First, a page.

Measuring Welfare from Ambulatory Surgery Centers: A Spatial Analysis of Demand for Healthcare Facilities

ASHEcon 3rd Biennial Conference, June 2010

Ellerie Weber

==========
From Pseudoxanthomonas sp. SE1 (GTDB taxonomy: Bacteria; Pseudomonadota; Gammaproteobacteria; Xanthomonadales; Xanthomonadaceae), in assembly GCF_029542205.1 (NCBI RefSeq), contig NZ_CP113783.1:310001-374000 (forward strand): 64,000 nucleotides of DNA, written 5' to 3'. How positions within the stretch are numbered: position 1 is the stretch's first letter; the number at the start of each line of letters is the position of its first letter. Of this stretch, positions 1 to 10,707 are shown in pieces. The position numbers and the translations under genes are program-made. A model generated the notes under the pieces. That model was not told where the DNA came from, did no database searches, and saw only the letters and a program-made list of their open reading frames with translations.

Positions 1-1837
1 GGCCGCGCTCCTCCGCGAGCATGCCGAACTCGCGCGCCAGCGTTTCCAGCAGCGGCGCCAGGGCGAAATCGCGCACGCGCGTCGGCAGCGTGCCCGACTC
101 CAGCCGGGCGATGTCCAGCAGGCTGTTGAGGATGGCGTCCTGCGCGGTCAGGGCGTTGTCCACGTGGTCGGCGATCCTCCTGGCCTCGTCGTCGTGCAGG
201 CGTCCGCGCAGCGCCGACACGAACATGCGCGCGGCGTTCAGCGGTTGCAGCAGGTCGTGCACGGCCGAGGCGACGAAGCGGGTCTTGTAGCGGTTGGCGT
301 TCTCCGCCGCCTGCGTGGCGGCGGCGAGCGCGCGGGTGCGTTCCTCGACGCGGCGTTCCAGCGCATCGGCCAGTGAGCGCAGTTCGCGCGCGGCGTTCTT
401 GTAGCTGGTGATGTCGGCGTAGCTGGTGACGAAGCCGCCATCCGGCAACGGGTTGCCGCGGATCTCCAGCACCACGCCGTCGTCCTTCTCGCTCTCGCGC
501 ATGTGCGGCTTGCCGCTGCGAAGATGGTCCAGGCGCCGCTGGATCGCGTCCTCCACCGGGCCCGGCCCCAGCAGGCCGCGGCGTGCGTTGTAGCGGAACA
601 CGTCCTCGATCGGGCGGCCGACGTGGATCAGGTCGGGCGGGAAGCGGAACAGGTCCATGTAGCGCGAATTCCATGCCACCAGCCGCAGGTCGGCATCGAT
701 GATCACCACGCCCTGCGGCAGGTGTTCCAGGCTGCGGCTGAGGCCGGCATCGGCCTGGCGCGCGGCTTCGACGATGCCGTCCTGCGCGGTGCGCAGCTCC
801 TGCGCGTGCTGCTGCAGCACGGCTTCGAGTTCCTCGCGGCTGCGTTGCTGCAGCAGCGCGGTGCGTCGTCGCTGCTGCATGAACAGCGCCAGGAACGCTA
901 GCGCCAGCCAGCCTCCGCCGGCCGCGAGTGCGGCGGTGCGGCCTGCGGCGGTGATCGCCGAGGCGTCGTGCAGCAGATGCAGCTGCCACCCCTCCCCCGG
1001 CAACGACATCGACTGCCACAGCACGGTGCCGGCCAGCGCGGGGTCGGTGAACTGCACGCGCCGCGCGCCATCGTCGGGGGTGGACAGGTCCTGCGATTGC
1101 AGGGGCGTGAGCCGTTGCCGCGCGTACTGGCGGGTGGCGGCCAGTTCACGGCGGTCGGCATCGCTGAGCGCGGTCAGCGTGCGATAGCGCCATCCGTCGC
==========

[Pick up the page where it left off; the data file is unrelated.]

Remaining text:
“The purpose of this study is to estimate structural elements of consumers’ demand functions for healthcare facilities, particularly hospitals and ambulatory surgery centers (ASCs), towards the goal of answering questions about welfare gains earned from the introduction of ASCs. For identification I use spatial variation across patients and facilities. In line with the existing literature, I show that there is a strong spatial component to demand. Developing a discrete choice model of demand for healthcare facilities, I estimate structural parameters from consumers’ demand functions from nested logit and mixed logit (also called random coefficient) specifications. Travel costs are found to be the best predictor of consumers’ healthcare facility purchase. Insurance variables are found to be a significant choice in the nest decision of ASC or hospital. The estimation methodology enables calculation of a cross-time substitution matrix to explain how consumers substitute between facilities over space. Finally, I measure how consumer welfare would change if a subset of facilities (ASCs) were removed from consumers’ choice sets. All of this is done without explicitly including a price variable, but instead using time and travel costs to give meaning to welfare numbers. Welfare loss from the elimination of ASCs is found to be small, less than five minutes of welfare loss per patient for a given procedure.”